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How to Live as a Van Dweller in a 1991 Volkswagen Westfalia

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I wanted you to meet someone who decided to turn to become a van dweller in his 1991 Volkswagen Westfalia.

Kidding about the down by the river part but seriously: he decided to move into his van while still working at his job.

His reason behind it is because one of his dreams has been to become a photographer. He didn’t have to do this, as you’ll learn in a moment.

So he got rid of his house payment by living in a van made for traveling. In the video he’ll show and explain everything, including his:

  • $99 foam mattress for sleeping
  • Sleeping bag to stay warm
  • Dresser drawer underneath couch
  • Electronics and accessories
Van Dwelling in a Volkswagen Westfalia

Photo Courtesy of Living the Van Life on YouTube

I encourage you to check out the rest of the details and watch the video tour below:

  • Clock with indoor/outdoor temperature
  • Food and pantry cabinets
  • Power outlets
  • Propane refrigerator
  • 2-burner stove

You’ll also see the van in bed mode and then in couch mode. I was amazed as to how much storage space is squeezed into these vans.

He also goes over how he sets other things up like his shower kit, silverware, and junk drawer. Watch the entire video below:

Be sure and subscribe to his channel on YouTube so you can keep in touch with him.

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Alex is a contributor and editor for TinyHouseTalk.com and the always free Tiny House Newsletter. He has a passion for exploring and sharing tiny homes (from yurts and RVs to tiny cabins and cottages) and inspiring simple living stories. We invite you to send in your story and tiny home photos too so we can re-share and inspire others towards a simple life too. Thank you!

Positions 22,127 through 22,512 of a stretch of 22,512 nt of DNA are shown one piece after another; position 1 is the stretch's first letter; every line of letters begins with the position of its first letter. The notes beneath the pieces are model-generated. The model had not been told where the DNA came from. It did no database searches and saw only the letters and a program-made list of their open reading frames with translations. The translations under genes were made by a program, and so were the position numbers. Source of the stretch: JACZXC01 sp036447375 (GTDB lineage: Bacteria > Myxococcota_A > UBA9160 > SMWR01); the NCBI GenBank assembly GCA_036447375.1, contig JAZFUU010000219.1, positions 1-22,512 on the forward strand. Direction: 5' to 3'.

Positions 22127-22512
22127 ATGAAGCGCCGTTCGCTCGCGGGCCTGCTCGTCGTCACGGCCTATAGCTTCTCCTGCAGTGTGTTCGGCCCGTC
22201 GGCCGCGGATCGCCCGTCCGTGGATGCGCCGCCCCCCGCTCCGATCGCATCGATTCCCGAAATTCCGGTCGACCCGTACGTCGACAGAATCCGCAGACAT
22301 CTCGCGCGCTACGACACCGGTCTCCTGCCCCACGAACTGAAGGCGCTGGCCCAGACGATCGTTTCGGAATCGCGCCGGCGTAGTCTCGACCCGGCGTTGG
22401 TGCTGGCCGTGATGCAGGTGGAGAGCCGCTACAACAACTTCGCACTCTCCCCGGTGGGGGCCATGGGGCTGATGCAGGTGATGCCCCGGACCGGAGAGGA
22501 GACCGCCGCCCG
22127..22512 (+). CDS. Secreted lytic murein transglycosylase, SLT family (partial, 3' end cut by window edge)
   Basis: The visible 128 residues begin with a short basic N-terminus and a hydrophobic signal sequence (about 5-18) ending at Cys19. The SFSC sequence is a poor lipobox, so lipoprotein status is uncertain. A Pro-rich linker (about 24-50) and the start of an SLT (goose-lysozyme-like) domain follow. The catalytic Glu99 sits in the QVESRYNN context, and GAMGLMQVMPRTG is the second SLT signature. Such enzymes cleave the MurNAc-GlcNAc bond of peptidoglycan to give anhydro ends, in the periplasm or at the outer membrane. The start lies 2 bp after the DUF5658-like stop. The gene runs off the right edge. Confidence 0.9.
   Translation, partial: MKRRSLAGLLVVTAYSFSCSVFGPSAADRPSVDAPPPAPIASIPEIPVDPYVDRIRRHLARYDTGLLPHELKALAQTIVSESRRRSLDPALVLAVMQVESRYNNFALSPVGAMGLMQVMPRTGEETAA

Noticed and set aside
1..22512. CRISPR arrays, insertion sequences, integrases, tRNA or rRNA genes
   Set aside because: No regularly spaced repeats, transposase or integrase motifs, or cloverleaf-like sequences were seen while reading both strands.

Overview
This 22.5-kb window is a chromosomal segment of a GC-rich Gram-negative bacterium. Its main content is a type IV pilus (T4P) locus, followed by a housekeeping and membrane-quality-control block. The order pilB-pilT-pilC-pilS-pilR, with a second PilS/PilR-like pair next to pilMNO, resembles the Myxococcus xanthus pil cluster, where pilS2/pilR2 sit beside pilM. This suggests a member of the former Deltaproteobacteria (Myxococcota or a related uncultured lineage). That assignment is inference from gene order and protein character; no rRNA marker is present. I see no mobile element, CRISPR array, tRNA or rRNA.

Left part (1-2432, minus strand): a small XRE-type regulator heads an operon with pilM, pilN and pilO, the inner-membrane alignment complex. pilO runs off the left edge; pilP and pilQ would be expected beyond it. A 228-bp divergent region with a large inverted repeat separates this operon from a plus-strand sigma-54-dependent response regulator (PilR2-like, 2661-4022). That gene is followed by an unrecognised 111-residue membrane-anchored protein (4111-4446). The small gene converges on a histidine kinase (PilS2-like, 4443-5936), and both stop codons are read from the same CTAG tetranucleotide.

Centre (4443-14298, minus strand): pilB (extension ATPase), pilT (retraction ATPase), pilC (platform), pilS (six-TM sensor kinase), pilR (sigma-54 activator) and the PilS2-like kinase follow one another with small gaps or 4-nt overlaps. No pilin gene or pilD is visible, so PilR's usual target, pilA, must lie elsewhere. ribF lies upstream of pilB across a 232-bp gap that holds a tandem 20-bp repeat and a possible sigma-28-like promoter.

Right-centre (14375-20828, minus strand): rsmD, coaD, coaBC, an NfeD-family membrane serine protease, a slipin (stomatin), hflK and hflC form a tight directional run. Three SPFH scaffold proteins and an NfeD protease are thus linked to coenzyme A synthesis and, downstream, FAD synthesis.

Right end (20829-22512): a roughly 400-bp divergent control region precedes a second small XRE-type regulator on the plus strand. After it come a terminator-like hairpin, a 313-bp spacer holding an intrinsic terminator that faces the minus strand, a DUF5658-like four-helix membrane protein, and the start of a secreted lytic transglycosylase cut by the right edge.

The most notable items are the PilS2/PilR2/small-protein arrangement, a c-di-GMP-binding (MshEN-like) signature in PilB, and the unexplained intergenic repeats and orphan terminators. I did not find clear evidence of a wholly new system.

{ 8 comments… add one }
  • January 22, 2012, 10:33 am

    I just found your site. Welcome to the club. I too am doing this. Not in a van however. I started in a teardrop trailer two years ago. That lasted about 9 months I then moved up and found a cool old trailer. You can check out my travels on my site and blog. ramseystravels.com. I love this life style! I have been a photographer/designer for 30 years. So I know where you are coming from. I will be following your adventures. Thanks, Gary

    • January 23, 2012, 9:13 am

      Hey Gary. Honored you ran into us here. Thanks for the comment.. Checking out your site now.

  • Theresa
    January 22, 2012, 9:15 pm

    These videos are helpful. Too true, organization is everything. This is the type of lifestyle that a single person can live. Perhaps, dangerous for people with children. It shouldn’t be. If there were compact apartments/condos for single people, I wonder, how many people would rent them? Is this a viable market to tap into, like the “sleep pods” in Japan?

    I, for one, would not be turned off by the fact that this guy lives in his van. He is hero status to me. Kudos to those who choose the simple life.

    • January 23, 2012, 9:14 am

      Thanks, Theresa. It’s always encouraging for me to see people make sacrifices so that they can get what they really want out of life.